The reproductive structure of the Octopus Stinkhorn hatches from an egg stage to reveal red, tentacle-like arms covered in a dark sticky tissue called gleba. 

When mature, the Octopus Stinkhorn smells like rotting flesh. This unpleasant odour attracts flies which disperse the spores to produce more fungi.

While native to Australia and New Zealand, the Octopus Stinkhorn fungus was introduced to Britain. It is now frequently found in the south of England in autumn amongst wood-chip mulch, decaying tree stumps and leaf litter.

An Octopus stinkhorn (Clathrus archeri) with five red tentacles covered in thick black fluid.
Octopus stinkhorn (Clathrus archeri) © Wikimedia Commons/JeanRoulin

Chicken of the Woods (Laetiporus sulphureus)

Chicken of the Woods is a bracket fungus, meaning the reproductive structures appear like shelves and grow on trees. The spongey, bright yellow brackets can typically be found on the trunks of dead or mature hardwood trees.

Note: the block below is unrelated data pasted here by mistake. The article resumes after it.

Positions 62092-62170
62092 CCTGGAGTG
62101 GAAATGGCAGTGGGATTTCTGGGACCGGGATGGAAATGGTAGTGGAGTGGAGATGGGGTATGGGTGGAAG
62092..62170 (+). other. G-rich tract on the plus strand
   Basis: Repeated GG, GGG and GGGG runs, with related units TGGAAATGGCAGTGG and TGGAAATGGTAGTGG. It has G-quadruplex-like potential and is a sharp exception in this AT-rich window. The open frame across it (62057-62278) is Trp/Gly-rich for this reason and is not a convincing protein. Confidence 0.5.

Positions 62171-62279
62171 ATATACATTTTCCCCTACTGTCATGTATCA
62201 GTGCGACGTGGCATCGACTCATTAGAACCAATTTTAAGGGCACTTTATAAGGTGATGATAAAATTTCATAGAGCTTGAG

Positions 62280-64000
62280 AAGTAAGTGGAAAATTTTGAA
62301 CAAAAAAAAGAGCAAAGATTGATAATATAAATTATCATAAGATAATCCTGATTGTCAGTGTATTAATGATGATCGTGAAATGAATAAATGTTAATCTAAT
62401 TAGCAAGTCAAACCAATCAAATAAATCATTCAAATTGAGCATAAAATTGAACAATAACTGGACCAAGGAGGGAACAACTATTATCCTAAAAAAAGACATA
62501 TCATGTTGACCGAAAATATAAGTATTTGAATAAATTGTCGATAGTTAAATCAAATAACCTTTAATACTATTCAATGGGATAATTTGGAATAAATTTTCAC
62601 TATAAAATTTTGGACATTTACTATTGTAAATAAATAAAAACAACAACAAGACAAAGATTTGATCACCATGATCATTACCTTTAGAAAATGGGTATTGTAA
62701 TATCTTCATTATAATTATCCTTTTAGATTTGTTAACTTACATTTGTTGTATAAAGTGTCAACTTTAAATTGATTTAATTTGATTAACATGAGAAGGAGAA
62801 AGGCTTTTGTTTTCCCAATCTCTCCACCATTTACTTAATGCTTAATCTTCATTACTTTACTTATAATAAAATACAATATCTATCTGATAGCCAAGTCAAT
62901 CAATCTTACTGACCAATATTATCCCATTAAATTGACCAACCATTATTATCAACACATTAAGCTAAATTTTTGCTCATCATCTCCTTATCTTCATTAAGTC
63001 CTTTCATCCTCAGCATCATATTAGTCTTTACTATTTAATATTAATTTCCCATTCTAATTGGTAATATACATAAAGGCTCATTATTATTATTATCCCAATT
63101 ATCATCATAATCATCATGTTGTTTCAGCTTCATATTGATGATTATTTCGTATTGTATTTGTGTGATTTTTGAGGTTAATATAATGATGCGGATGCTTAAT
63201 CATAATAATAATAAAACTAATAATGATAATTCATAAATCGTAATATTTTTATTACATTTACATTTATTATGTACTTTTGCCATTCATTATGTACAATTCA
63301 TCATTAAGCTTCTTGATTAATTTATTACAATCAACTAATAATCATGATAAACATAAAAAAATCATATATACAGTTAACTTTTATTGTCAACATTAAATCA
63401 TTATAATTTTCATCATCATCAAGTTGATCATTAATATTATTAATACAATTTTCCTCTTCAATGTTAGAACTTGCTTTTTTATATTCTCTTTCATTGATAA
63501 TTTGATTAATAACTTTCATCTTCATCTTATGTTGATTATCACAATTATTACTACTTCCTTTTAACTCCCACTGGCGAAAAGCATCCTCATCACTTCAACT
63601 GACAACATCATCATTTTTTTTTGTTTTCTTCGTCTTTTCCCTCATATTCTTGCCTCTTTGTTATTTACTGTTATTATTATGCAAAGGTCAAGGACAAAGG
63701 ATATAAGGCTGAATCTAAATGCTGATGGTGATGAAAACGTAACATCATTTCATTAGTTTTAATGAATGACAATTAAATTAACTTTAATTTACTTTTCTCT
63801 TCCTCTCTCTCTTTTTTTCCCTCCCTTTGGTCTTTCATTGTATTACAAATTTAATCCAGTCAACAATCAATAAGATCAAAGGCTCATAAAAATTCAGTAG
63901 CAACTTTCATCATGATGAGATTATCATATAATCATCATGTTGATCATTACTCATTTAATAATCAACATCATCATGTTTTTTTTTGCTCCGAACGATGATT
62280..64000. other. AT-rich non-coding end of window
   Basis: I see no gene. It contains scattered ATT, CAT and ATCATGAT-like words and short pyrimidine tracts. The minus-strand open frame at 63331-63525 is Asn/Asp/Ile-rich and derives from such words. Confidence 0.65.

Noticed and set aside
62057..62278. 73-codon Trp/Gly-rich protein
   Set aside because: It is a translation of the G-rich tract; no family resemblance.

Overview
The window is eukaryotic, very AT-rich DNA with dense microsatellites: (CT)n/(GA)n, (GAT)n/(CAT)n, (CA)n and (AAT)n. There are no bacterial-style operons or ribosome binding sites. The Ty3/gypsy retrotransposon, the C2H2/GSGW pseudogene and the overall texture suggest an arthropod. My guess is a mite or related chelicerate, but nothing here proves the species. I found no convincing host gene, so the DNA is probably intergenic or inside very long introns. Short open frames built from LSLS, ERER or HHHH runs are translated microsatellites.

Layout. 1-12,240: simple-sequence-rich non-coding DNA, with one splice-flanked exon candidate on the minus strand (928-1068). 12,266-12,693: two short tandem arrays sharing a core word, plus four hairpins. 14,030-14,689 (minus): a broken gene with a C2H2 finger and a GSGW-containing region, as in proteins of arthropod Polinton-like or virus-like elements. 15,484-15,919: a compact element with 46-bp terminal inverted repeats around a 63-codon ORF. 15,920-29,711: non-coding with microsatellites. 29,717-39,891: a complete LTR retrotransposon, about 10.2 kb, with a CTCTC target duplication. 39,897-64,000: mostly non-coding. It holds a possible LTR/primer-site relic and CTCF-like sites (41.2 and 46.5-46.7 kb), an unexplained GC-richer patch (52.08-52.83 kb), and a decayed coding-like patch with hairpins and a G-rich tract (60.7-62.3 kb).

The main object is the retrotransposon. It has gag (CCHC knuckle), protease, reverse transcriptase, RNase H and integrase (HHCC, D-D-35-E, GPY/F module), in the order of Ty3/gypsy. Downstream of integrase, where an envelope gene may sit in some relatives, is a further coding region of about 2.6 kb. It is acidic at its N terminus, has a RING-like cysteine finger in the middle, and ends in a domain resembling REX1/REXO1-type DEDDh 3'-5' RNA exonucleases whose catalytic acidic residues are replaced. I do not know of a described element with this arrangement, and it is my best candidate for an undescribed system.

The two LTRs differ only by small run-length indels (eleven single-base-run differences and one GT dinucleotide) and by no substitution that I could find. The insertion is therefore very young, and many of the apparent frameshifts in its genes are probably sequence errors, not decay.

This fungus is another saprotroph and therefore feeds on dead and decaying matter. It lives in the central dead core of tree trunks and larger branches and colours the wood brown (brown rot) as it decays and then hollows out the wood.

Chicken of the Woods (Laetiporus sulphureus). Bright orange to yellow bracket fungus that looks like shelves on a tree trunk.
Chicken of the Woods (Laetiporus sulphureus) © Wikimedia Commons/Jean-Pol GRANDMONT

Common Puffball (Lycoperdon perlatum)

Mostly found growing in clusters in leaf litter in woodlands, the common puffball has a round reproductive structure covered in short spines. 

Upon maturity, it turns from off-white to brown and a hole appears in the top. When compressed, either by falling raindrops or animals, a puff of spores is released that give rise to more puffball clusters.

Common puffball (Lycoperdon perlatum). A white prickly ball atop leaf litter.
Common puffball (Lycoperdon perlatum) © RBG Kew

Zoned Rosette (Podoscypha multizonata)